Australia Bushfire Crisis: Authorities Airdrop Carrots and Sweet Potatoes for Animals Stranded in Wildfires, See Pics and Videos
Marsupial Eating Carrot (Photo Credits: @Matt_KeanMP/ Twitter)

It is getting only worse for Australians. Every day, we are coming across images and videos of devastations that the ongoing raged bushfire is creating. The situation is extremely dire in the country. Citizens have even come down to the streets protesting against the government, demanding immediate climate change action. Amidst all these, comes another video that is both disheartening and satisfying at the same time. In response to the fires, the New South Wales Minister for Energy and Environment initiated the “Operation Rock Wallaby.” The authorities airdropped thousands of kilograms of sweet potatoes and carrots for animals stranded in wildfires. The pictures and videos of the mission show the happy receivers in the wild, snacking on the veggies. Viral Koala Challenge Resurfaces on the Internet, This Time to Raise Money for Wildfire Victims.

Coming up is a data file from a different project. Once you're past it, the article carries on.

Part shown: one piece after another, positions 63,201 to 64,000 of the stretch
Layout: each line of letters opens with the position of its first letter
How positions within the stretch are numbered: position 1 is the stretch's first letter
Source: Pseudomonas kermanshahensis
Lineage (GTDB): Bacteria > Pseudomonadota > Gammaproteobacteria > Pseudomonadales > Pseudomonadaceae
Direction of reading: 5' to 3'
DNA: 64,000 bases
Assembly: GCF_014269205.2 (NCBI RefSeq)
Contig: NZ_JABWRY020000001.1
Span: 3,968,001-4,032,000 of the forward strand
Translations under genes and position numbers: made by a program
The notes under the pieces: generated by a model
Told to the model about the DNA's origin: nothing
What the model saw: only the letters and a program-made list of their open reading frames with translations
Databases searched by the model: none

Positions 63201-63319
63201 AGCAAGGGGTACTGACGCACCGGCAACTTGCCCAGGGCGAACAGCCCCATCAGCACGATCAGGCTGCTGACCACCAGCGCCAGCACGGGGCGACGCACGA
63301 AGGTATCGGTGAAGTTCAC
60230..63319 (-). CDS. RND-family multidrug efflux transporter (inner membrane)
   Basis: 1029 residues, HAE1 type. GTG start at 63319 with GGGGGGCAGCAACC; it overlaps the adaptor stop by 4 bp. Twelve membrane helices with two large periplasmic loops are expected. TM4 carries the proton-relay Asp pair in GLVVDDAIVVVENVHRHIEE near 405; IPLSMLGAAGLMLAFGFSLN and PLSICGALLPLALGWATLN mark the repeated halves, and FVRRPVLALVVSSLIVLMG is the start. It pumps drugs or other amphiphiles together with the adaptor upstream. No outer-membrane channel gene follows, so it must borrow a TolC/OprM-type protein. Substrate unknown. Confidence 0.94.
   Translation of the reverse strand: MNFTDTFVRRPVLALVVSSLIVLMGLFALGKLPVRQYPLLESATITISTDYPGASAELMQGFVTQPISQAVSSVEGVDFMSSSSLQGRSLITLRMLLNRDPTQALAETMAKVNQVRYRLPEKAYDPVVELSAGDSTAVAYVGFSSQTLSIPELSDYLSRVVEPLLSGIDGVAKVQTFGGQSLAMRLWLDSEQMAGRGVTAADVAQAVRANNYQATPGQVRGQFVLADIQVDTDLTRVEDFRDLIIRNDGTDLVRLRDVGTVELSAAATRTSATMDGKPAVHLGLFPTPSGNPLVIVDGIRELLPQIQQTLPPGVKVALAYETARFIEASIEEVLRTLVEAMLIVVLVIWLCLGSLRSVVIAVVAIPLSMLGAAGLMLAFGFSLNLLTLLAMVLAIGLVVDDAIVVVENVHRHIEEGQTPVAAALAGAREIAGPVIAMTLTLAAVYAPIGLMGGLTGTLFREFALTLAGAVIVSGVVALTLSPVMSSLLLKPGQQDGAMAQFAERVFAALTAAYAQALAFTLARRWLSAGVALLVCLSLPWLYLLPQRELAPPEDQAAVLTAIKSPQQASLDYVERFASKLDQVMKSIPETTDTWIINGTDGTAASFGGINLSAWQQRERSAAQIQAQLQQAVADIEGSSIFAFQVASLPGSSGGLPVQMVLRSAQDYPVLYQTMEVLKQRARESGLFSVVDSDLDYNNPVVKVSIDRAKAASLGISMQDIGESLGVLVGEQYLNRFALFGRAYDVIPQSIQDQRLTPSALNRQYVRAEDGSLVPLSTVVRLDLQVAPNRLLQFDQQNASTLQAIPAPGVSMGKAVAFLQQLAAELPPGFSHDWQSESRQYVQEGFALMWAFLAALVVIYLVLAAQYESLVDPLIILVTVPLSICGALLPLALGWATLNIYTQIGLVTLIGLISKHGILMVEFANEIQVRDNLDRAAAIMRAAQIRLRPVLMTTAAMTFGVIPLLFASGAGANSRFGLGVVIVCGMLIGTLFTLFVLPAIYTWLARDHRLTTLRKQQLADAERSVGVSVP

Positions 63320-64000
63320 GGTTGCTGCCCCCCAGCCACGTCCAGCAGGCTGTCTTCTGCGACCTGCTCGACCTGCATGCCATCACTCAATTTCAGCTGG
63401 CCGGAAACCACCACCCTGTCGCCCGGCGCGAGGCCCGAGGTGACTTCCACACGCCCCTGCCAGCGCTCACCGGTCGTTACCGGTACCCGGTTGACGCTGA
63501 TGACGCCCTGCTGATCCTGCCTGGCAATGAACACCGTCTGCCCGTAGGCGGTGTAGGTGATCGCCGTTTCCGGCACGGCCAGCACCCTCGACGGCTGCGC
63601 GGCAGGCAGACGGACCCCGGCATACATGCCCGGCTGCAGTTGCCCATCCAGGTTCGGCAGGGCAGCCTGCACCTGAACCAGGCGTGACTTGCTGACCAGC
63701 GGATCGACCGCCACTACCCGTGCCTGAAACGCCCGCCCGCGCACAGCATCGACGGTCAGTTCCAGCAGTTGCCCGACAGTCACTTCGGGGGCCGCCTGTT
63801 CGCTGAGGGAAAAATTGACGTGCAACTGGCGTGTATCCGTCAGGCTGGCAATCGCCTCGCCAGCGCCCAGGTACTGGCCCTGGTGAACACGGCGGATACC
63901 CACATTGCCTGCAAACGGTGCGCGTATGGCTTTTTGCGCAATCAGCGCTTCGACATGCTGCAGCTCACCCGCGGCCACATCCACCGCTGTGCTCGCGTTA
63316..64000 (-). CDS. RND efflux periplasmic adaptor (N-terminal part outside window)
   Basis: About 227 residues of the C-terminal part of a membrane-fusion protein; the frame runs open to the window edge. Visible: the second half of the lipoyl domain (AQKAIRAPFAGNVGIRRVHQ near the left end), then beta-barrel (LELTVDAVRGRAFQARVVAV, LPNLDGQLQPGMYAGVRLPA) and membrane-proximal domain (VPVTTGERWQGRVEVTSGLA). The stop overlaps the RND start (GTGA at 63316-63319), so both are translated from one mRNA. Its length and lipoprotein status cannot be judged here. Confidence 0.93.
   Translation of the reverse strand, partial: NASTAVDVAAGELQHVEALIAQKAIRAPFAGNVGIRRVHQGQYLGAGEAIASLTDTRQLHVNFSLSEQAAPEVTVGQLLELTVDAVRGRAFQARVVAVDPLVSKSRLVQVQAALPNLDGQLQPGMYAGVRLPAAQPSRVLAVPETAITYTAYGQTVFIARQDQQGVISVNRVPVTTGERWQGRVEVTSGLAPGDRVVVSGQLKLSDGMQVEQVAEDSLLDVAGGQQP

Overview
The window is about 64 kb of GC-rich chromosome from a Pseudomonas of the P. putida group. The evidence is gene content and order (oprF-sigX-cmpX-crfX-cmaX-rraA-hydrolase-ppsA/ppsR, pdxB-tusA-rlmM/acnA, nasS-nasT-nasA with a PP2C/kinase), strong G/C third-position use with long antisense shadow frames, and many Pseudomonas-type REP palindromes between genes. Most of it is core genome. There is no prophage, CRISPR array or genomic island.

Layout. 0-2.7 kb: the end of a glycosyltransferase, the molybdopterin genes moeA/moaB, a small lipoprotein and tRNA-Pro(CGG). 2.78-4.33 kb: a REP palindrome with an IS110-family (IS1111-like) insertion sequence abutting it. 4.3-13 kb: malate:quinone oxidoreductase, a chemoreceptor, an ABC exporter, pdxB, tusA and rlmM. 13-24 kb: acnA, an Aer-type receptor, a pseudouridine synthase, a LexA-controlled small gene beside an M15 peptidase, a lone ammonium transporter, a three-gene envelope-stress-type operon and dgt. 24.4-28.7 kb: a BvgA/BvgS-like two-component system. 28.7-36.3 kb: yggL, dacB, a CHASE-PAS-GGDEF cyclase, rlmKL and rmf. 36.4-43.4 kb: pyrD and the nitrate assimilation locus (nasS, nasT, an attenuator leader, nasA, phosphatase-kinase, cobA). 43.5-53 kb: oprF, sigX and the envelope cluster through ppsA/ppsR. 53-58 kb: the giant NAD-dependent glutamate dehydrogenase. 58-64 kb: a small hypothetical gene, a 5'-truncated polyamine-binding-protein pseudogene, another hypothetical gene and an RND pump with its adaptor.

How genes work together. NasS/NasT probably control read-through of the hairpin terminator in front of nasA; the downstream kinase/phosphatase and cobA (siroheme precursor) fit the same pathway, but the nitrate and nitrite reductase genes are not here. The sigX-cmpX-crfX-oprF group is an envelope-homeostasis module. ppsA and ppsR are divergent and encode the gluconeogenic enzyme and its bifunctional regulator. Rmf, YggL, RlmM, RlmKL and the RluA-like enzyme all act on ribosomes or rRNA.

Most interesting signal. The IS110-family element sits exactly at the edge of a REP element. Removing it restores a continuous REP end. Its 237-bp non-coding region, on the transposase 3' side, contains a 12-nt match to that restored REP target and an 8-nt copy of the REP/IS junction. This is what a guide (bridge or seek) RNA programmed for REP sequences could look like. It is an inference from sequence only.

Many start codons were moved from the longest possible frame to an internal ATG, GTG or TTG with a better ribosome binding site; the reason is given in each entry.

The NSW National Parks and Wildlife Service reportedly started the operation to battle the at-risk nature of the state’s marsupial population. They have food dropped for rock-wallaby colonies in the Capertree and Wolgan valleys, Yengo National Park, the Kangaroo Valley and around Jenolan, Oxley Wild Rivers and Curracubundi national parks, noted the Daily Mail. The report further stated that so far, they have dropped more than 2,200 kg of fresh vegetables for the animals. Australia Bushfire Crisis Fuels Mass Protests Demanding Immediate Action on Climate Change. 

Watch Video of Authorities Air-Dropping Veggies for Animals:

Carrots Being Air-Dropped!

The New South Wales Minister for Energy and Environment has tweeted an image of a ‘happy customer,’ that shows a marsupial, feeding on a carrot. The pic will melt your heart. Here’s How You Can Donate and Help Those Affected by Destructive Australian Wildfires. 

It's Satisfactory!

The wallabies survived the fire but are left stranded with very limited natural food as the fire took away the vegetation around their rocky habitat. The NSW Minister, Matt Kean, further reported that his team would keep a close eye to the population to check on their progress as part of their post-bushfire recovery process. The World Wildlife Fund said that an estimation of 1.25 billion animals has died from the bushfire across Australia.